It is not that movie theaters want to use video games to undermine American after-school pastimes like Little League Baseball and peewee football – it’s just that they have seats to fill.
Despite years of impressive box-office figures boosted by pricier tickets and extra fees for 3-D screenings, theater attendance has been falling. Last year, theaters counted the fewest butts in seats since 1995.
That’s left theaters with lots of extra auditorium space – and it’s convinced about 80 multiplexes around the country to sign up with Santa Monica startup Super League Gaming, which will use otherwise empty theaters as venues for kids’ recreational video-game leagues starting next month.
More than 134 million people will watch professional video-game tournaments, or so-called e-sports, this year, generating an estimated $612 million in advertising and ticketing revenue, according to New York video-game research firm Super Data Research.
Super League and its theater partners – including Cinemark, which is also an investor in Super League – figure that enthusiasm for gaming isn’t going to stay bottled up at home or online and that kids and parents will be interested in organized e-sports.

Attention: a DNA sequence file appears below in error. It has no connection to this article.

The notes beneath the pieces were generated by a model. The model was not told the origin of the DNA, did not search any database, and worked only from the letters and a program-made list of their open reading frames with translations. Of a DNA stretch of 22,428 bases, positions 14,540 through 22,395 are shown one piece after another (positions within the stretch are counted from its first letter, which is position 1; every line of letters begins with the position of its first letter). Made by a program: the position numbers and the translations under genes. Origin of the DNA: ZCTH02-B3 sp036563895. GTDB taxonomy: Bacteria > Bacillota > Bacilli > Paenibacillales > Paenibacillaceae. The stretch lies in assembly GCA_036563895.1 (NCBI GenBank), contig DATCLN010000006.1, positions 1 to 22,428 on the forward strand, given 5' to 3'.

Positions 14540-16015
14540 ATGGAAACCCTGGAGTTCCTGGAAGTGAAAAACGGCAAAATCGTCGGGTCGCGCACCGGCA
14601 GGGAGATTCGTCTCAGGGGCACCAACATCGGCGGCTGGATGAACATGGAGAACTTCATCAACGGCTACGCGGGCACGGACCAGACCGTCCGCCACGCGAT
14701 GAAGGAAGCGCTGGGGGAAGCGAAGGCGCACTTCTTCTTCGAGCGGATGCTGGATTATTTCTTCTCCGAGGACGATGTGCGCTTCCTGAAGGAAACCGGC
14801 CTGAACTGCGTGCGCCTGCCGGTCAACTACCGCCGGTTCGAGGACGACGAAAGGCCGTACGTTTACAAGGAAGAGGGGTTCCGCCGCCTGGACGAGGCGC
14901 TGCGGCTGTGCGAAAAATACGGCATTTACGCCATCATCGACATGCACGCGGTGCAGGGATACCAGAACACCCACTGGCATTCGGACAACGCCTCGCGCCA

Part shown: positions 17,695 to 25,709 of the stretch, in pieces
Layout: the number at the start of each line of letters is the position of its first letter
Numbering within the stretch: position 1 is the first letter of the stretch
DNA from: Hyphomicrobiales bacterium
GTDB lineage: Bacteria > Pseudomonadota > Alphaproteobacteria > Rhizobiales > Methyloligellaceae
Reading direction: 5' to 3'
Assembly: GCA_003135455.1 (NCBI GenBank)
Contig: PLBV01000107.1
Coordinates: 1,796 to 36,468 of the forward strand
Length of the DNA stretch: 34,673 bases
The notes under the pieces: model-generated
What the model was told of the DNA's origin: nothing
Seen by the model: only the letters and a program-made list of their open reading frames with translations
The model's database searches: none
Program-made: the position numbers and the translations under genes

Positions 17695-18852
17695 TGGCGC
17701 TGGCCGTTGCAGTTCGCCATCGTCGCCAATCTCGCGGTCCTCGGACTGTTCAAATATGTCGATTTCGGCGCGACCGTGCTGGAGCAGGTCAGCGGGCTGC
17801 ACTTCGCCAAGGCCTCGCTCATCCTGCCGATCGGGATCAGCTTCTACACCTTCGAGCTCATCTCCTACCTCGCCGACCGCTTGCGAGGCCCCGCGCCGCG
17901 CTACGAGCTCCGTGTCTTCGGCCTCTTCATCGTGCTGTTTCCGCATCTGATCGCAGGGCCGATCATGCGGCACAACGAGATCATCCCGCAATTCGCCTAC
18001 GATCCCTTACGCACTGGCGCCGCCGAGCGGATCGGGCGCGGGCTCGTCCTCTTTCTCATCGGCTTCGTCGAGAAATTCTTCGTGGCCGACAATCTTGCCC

“For a gaming generation, there’s never been that option that says, I’m a gamer and this is how I compete after school,” said Super League co-founder and President Brett Morris. “Competitiveness, the socialness and everything that goes along with after-school activities are tied up in these events.”
Starting next month Cinemark, AMC, Regal and iPic theaters will be hosting Super League Gaming leagues in 34 cities nationwide. The leagues will hold matches every Tuesday or Wednesday afternoon – the slowest of slow times for theaters – for six weeks.
Players pay an $80 entry fee. For that, they get a jersey and the chance to win a piece of $15,000 in cash prizes. Super League splits revenue with theaters, but Morris would not say how much each gets.
Each week, gamers on teams of four to six play a version of Microsoft’s Minecraft. Gamers have to own the game already – so Super League doesn’t pay for licensing – and play on their own laptops.
Holding Minecraft tournaments requires some technological wizardry. To facilitate its matches, Super League wires up theater auditoriums with Wi-Fi hot spots, uses custom Minecraft software and a specially designed server that plugs into a theater’s digital projector.
That allows the company to project a bird’s-eye view of the Minecraft playing field on the big screen, an added dimension Super League organizers use to throw out prizes on the digital map that gamers rush to pick up. With each league hosting as many as 100 kids, ages 7 to 14, league matches can be a loud, chaotic scene.
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